Posted: Thursday, December 23, 2010 10:00 AM
By CARL SAMPSON
Journalists just want to be fair. As they report on stories of public import, most go the extra mile to seek out a variety of viewpoints.
That is only fair. Especially in matters of public policy, there is more than one point of view. A balanced story will include several viewpoints.
However, a problem arises when a source says he is something that he isn't or when an organization sets itself up as representing a larger group than it really does.
On its website, the American Christmas Tree Association says it is "a non-profit organization whose mission is to educate the public with factual data to help consumers make intelligent decisions about Christmas trees and the Christmas tree industry."
The organization represents the real and artificial tree industries, according to its spokeswoman, Jami Warner, who operates a public relations firm in the Sacramento area.
"I don't think so," said Bryan Ostlund, executive secretary of the Pacific Northwest Christmas Tree Association. His organization represents nearly 1,000 Christmas tree growers in Oregon and Washington and has nothing to do with the American Christmas Tree Association.
Warner said her group is sometimes seen as representing only artificial importers -- the vast majority of which come from China -- because it is the only group that does.
And it does that in a not-so-subtle manner. Some headlines from its website:
* "An artificial Christmas tree can make the holidays even brighter -- real Christmas trees cost three times more than artificial trees."
* "Study indicates that artificial Christmas trees are better for the environment than farm-grown Christmas trees."
* "Live Christmas trees and holiday fire safety concerns."
* "Allergic to the holidays? Maybe it's your tree..."
A cursory review of the website shows that the association promotes only artificial Christmas trees.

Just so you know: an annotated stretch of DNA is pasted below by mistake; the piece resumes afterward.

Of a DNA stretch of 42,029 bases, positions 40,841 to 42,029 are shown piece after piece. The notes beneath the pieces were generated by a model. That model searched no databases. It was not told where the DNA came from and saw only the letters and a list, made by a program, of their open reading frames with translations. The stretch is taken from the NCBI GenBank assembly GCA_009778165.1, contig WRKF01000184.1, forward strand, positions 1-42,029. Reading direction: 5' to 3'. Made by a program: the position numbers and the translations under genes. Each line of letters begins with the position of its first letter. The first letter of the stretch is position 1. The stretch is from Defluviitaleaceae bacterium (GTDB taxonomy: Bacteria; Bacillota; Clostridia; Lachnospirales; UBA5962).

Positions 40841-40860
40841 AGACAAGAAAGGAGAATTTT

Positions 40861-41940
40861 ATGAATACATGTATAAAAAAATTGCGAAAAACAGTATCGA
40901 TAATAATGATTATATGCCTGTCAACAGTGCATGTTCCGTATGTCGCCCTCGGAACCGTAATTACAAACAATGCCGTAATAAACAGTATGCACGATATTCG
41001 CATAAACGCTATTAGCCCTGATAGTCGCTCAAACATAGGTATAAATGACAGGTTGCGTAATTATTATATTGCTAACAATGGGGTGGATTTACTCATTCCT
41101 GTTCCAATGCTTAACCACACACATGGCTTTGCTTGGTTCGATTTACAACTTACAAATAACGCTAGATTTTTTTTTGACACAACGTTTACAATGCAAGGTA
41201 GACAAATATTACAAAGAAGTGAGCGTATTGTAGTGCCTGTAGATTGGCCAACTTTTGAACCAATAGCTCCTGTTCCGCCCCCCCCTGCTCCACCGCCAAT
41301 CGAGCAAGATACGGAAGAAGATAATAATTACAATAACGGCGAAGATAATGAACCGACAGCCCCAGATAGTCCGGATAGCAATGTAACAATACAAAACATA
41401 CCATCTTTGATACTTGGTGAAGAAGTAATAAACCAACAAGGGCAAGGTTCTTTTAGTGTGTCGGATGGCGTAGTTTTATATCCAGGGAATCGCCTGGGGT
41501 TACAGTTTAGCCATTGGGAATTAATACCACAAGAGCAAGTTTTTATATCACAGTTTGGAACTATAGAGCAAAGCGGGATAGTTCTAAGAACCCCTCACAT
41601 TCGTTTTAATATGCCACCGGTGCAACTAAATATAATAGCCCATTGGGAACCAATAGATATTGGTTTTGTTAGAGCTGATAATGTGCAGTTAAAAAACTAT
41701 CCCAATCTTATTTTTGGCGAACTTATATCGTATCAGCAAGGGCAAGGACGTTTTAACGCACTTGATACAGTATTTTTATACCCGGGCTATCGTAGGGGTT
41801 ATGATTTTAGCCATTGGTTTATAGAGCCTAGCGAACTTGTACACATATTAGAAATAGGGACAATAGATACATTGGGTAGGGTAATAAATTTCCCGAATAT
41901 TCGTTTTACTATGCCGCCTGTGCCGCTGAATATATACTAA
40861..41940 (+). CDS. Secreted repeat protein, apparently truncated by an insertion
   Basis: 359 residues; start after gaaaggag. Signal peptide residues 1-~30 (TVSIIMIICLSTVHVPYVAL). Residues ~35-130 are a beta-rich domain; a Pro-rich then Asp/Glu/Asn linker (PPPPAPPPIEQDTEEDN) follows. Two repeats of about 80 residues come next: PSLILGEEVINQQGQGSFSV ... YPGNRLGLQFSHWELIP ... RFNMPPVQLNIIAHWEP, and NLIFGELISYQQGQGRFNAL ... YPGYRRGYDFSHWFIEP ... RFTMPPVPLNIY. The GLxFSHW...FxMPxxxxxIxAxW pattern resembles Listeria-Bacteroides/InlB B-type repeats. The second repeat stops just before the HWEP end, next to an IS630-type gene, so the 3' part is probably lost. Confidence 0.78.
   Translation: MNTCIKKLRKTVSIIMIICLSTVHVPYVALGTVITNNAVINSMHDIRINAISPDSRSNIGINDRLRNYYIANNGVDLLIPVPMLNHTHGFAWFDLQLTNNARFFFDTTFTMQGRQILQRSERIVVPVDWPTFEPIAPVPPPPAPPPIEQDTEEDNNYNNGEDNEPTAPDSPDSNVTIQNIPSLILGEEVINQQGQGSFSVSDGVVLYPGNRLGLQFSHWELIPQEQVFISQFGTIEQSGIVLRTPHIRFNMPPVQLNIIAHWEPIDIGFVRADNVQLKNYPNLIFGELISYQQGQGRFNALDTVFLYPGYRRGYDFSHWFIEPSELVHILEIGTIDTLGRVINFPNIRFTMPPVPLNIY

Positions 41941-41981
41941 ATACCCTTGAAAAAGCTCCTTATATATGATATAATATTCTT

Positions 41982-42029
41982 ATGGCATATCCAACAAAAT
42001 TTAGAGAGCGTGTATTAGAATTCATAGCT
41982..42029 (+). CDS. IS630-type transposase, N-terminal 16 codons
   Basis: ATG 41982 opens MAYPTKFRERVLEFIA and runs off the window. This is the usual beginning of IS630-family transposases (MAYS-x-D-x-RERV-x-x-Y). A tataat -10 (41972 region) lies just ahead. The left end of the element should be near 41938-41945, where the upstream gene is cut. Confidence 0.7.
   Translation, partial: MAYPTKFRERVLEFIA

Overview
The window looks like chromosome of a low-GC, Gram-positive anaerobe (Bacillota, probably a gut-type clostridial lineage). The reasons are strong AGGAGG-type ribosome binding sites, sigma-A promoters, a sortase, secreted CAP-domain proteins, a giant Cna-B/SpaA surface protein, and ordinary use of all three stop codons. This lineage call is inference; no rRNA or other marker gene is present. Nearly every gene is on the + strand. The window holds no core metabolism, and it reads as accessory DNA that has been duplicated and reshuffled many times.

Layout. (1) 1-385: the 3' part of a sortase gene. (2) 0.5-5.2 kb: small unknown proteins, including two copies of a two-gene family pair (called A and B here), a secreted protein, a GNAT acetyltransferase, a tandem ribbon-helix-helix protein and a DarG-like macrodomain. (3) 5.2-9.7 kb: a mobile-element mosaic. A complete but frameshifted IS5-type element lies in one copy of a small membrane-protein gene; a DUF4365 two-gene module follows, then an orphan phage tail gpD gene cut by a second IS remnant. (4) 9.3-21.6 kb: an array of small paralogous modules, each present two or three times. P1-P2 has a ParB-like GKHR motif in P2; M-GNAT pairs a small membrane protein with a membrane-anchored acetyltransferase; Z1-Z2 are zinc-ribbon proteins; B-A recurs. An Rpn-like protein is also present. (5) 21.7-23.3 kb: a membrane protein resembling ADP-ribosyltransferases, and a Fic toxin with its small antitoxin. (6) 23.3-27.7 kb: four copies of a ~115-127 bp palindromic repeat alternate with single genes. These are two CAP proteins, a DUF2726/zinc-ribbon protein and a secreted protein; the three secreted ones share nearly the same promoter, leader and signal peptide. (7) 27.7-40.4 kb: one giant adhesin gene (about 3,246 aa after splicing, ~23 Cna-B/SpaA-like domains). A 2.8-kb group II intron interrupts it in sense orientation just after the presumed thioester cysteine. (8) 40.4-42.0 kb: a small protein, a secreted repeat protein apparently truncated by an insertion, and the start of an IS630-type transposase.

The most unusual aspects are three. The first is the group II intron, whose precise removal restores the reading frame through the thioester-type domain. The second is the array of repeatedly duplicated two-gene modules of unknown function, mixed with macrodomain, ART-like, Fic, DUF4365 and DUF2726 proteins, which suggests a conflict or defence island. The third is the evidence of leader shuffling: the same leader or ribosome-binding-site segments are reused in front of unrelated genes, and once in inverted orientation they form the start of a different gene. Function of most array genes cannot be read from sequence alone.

Yet newspapers such as the New York Times and the television show and website "Market Watch" and others have been led to the incorrect conclusion that the organization represents the entire Christmas tree industry.
So who are those guys?
"We don't give out that information," Warner said. She would not say who runs it, how many members there are or anything other than "some are publicly traded companies."
The association's IRS Form 990 lists Thomas Harman as the association's president. He is also founder and CEO of Balsam Hill Tree Co., an importer and retailer of artificial trees. Balsam Hill did not respond to an e-mail request for information by deadline.
Rick Dungey knows Harman. As the public relations manager of the of National Christmas Tree Association, Dungey has debated Harman on several radio programs over such subjects as whether artificial trees manufactured in China are better for the environment than trees grown by American farmers.
"The National Christmas Tree Association represents growers, not Chinese manufacturers," Dungey said.
"It's a delicious irony that the association is named the American Christmas Tree Association but all of its products come from China," Dungey said.
It's clear what the association does -- promote fake Christmas trees. That's fine, but it should say that and not pretend be something it isn't.
Just to be fair.